Do You Want a ‘Free’ Doctor?

May 18, 2016

 
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Health care consolidation limits freedom and independence. The government’s drive to consolidate doctors and hospitals – and thereby more easily exert control -- began with Medicare and continues under Obamacare. Here’s how:
 
First, health insurers are consolidating. Medicare unconstitutionally prohibits private purchase of health insurance after age 65. Obamacare prohibits purchase of catastrophic insurance after age 29. This prohibition enabled the Obamacare scam, which gave us all expensive high-deductible plans. Even worse, hospitals and physicians are merging into Obamacare’s Accountable Care Organizations (ACOs), hospitals and clinics that together act as “insurers,” bear the financial risk of treatment and create conflicts of interest with patients.
 
Second, rural hospitals are closing. Due to declining payments under Obamacare, 48 rural hospitals have closed since 2010 and another 283 are in trouble, reports The Washington Post. This means fewer hospitals at a greater distance from patients. Obamacare cuts to Medicare and to uncompensated care are much to blame.
 
The cost of Obama’s federal electronic health record (EHR) mandate has also been difficult. Smaller hospitals have merged with larger hospitals because they couldn’t bear the cost.
 
Furthermore, all hospitals nationwide are under their second major “price control” assault. In 1983, Medicare instituted the prospective payment system, which created fixed reimbursements for care rather than payments based on hospital costs. This closed 440 small hospitals. To stop the exodus, Congress created a “critical-access hospital” designation in 1997, exempting smaller hospitals from Medicare’s “fixed payment” system. But fixed payments are back today in Obamacare’s bundled, lump-sum, and “episode of care” payments.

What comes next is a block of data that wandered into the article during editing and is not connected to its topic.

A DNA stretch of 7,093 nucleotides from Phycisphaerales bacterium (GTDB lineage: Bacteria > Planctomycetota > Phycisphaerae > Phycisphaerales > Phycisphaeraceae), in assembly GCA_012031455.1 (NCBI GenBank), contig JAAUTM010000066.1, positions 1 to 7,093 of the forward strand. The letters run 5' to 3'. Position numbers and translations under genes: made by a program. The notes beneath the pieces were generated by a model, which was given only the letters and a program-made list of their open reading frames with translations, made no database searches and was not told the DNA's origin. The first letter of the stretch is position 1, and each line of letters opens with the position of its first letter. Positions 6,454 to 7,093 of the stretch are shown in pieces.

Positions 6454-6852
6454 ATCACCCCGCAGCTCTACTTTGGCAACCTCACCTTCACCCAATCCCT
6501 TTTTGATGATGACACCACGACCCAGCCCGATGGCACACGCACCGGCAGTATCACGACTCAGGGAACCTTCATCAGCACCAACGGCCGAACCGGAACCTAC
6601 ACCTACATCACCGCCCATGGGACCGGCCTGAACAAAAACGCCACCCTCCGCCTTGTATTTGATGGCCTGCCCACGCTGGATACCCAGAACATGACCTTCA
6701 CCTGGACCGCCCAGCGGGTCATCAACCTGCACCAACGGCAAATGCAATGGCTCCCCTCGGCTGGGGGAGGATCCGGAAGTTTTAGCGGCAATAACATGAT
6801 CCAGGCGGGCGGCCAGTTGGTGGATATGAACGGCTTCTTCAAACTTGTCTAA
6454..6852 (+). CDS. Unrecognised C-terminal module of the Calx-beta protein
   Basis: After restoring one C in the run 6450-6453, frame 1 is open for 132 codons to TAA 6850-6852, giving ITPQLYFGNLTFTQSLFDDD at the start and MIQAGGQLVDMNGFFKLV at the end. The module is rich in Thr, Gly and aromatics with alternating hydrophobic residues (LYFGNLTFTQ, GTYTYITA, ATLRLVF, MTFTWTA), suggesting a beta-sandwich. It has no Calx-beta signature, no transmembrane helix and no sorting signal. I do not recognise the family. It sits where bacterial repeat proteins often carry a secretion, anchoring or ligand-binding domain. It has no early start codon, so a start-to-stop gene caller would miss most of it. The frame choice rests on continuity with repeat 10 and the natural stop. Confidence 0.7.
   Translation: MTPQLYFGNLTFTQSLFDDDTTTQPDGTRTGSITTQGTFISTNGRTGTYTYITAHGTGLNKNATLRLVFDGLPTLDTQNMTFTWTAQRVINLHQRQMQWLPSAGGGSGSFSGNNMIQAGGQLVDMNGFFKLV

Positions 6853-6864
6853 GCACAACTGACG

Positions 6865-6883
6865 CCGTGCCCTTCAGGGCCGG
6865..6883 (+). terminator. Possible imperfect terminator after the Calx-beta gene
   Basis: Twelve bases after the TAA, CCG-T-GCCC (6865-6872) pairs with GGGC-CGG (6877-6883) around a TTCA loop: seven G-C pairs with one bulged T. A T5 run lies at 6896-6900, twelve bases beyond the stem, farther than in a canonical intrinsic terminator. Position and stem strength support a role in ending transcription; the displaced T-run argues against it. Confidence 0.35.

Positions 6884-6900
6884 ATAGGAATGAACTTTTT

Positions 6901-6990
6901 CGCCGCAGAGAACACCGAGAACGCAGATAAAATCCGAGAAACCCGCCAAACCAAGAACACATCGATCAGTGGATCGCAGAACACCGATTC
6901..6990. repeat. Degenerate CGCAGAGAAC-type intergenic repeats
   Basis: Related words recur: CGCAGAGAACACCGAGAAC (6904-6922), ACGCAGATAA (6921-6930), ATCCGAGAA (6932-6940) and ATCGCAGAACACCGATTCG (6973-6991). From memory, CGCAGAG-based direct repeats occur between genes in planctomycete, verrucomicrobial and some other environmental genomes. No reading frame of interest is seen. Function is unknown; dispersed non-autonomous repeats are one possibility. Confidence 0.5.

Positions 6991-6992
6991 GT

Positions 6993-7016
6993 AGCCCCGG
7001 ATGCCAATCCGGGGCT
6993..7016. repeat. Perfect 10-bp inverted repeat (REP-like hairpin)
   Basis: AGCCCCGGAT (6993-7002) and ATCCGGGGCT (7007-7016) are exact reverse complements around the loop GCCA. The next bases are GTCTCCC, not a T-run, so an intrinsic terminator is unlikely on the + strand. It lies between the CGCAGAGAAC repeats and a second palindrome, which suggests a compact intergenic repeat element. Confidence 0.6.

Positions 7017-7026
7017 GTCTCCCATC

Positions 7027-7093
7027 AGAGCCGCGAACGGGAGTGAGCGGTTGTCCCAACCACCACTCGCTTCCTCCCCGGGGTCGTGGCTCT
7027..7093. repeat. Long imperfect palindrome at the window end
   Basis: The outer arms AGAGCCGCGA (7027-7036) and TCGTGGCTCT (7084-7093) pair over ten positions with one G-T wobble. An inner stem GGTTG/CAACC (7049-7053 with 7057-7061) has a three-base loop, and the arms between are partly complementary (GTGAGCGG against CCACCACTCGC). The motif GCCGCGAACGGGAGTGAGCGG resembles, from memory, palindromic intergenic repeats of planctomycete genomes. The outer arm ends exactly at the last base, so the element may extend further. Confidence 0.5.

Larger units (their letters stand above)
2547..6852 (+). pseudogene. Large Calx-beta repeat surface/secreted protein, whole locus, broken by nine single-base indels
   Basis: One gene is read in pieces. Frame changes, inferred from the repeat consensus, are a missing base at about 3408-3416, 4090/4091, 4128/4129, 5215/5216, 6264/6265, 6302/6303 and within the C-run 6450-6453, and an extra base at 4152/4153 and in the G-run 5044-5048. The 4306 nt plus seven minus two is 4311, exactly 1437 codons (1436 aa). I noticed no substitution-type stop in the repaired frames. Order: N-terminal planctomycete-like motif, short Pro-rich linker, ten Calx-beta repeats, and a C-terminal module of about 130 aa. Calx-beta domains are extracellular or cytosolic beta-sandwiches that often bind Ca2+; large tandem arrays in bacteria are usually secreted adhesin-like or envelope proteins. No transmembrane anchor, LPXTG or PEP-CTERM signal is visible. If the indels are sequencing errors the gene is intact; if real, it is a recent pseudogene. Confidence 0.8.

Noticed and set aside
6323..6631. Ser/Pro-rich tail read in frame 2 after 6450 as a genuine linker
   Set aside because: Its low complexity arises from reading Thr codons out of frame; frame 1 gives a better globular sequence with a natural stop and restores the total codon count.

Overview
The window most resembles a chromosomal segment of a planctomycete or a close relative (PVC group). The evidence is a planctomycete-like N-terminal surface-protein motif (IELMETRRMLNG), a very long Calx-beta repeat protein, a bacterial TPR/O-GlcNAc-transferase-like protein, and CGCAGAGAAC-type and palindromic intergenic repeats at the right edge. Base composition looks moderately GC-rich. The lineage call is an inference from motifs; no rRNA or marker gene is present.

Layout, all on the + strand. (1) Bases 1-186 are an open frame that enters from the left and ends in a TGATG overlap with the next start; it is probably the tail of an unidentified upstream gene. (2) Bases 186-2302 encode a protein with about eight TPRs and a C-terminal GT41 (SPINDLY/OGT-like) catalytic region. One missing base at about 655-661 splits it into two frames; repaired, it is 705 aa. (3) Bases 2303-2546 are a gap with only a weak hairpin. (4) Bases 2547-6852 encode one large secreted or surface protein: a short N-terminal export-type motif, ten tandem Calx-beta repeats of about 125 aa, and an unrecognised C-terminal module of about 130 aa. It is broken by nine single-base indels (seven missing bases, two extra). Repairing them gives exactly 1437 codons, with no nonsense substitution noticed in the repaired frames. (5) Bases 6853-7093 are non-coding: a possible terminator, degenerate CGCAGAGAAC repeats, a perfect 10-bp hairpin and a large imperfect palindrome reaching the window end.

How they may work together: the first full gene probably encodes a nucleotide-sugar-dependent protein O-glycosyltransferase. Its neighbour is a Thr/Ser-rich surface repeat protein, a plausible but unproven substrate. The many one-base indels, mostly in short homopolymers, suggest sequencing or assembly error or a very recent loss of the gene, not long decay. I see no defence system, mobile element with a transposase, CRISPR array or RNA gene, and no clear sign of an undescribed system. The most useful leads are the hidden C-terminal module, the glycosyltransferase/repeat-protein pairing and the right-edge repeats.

Third, Medicare payment reforms will destroy the private practice of medicine. As just one example, the $300 million in penalties for 87% of solo practices under the new  Merit-based Incentive Payment System (MIPS) are expected to cause retirements, consolidation and more employed doctors.
 
But physicians can break free. Physicians should stop participating in Medicare and Medicaid  -- it’s time to leave bureaucratic paperwork and >132,000 pages of federal regulations behind -- but be willingly to see these patients for an affordable cash-based price. Physicians should refuse to sign health plan contracts and open their doors to all patients. This will lower prices, bust up the care-restricting managed care networks and eliminate corporate control of medical decisions.
 
Insured patients should encourage their doctors to deal directly with them – and be ready to pay their non-major medical bills in cash, check or charge. Unless patients and doctors make a break for freedom together, the government’s drive to total control will put health freedom on auto-destruct.
 
For freedom’s cause,
 
Twila Brase, RN, PHN
President and Co-founder